Rust, Reality And Risk

We're likely not flying as much as we did last year, and not as proficient. If so, we may need to get some practice and think differently about acceptable risks


December 1, 2020, article published by Bloomberg Quint, “Rusty Pilots Making Flying Errors Is Next Aviation Headache,” highlighted a September 15, 2020, event involving an Indonesian Airbus A330 that experienced a runway excursion on landing. According to the article, an investigation found “the pilot had flown less than three hours in the previous 90 days. The first officer hadn’t flown at all since Feb. 1.” Because the carrier doesn’t have a simulator for the A330 and trains its pilots at third-party facilities, “Covid-19 travel restrictions have made those harder to access.”

While airline pilots have different recency of experience requirements and options than others, the basic problem of not flying enough to remain proficient isn’t something new to general aviation. The ongoing pandemic has highlighted the need for regular training by all pilots, and it’s likely many of us are not getting the same amount of instruction, hood work or sim time as we have in the past, even if we’re flying enough to legally stay current. If we can’t get the same amount of training as before, how can we ensure we’re as good as when we could? What can we do to manage the additional risk?


If we can’t get the regular training we need and have come to expect, grounding ourselves often is unacceptable. That said, refusing to acknowledge we need periodic training has been a characteristic of general aviation pilots for decades. It’s not realistic but is one of the reasons the flight review and instrument currency requirements exist, while the accident record shows that regular training continues to be necessary.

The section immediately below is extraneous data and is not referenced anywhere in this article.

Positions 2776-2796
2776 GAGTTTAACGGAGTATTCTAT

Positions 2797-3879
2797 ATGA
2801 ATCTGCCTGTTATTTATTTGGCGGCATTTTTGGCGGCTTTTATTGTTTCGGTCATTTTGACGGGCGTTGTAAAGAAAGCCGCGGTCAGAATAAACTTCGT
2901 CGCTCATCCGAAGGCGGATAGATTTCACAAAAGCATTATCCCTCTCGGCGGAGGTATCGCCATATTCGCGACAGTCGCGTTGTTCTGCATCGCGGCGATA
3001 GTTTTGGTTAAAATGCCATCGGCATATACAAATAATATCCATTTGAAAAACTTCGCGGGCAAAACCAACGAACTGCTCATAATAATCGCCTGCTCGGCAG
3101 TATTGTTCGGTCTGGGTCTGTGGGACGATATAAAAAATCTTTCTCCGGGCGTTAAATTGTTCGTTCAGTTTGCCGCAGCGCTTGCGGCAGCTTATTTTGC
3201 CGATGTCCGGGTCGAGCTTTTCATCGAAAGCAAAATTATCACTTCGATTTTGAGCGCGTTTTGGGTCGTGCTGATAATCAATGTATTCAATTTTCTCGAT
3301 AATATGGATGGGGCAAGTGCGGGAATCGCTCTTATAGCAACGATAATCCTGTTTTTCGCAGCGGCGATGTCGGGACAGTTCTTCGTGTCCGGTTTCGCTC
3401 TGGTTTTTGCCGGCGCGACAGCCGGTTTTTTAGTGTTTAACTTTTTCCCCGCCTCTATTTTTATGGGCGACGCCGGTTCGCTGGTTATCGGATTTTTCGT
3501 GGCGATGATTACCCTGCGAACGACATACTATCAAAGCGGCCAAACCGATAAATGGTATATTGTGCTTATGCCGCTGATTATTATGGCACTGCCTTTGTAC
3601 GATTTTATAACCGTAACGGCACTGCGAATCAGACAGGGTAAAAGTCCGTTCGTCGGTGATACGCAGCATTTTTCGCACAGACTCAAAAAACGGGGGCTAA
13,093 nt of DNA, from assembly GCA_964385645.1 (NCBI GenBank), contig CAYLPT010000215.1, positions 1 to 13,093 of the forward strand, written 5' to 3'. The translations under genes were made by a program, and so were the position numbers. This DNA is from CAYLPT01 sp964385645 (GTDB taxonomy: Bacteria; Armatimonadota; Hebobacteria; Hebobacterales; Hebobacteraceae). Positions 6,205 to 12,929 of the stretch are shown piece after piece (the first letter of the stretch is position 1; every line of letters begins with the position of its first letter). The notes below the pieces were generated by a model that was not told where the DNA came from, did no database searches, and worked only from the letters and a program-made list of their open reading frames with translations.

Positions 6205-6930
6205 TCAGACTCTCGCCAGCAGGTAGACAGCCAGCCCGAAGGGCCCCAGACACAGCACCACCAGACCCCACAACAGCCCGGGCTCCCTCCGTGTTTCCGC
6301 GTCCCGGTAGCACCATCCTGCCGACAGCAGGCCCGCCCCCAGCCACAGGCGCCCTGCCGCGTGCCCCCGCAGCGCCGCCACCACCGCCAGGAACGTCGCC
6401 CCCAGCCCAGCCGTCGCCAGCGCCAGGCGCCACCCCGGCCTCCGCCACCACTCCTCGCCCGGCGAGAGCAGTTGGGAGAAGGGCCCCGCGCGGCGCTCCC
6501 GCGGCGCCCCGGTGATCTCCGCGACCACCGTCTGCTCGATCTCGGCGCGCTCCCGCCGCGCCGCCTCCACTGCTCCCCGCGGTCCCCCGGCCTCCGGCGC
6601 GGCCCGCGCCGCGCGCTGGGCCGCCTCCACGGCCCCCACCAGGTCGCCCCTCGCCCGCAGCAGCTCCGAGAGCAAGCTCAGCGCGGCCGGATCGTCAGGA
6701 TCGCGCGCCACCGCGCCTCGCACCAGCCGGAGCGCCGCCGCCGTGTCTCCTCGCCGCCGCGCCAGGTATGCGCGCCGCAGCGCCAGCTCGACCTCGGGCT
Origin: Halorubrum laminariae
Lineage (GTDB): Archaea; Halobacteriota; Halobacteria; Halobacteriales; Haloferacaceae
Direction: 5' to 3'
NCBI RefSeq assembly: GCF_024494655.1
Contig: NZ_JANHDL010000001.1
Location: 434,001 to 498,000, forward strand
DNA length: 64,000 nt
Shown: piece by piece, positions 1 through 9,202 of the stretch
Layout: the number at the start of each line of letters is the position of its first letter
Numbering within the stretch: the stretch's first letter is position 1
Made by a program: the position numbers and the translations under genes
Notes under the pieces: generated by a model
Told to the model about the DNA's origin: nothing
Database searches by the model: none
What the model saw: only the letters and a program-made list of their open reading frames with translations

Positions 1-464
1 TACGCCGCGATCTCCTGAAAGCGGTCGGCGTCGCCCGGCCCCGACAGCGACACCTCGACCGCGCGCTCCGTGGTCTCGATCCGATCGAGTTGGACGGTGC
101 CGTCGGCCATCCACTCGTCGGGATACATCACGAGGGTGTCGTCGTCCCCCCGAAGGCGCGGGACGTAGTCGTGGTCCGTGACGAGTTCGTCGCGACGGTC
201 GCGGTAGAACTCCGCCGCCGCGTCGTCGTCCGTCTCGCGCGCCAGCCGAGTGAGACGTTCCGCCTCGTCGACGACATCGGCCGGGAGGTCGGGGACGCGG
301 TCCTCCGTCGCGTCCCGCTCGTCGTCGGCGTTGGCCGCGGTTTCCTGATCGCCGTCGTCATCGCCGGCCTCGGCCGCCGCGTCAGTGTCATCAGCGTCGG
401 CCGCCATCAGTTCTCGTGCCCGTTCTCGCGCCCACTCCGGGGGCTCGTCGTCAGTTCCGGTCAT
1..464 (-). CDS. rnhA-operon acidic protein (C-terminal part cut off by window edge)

On the other hand, there are things we can do to mitigate the additional risk to which we’re exposed from any inability to obtain quality recurrent training. As with any other challenge we may face in our personal and professional lives, one of the first steps to take is admitting there’s a problem. Was your last ILS a little sloppy? Maybe you were a little high and fast on your last few landings? Did you forget how to enter a specific mode on your GPS navigator, or fail to enrichen the mixture for takeoff? Those are signs of accumulated rust. Embrace the horror and come up with a roll-your-own training plan. And accept that you may have to dial back your espectations.


Once we admit there’s a problem, we need to identify its components. It could be instrument procedures, basic airmanship or something else. Maybe you just haven’t flown lately and you’re reluctant without someone watching from the right seat. In our June 2020 issue, we explored the various online and home-study resources available, as well as PC-based simulation. Those remain good options for those of us needing some confidence before strapping on an airplane again.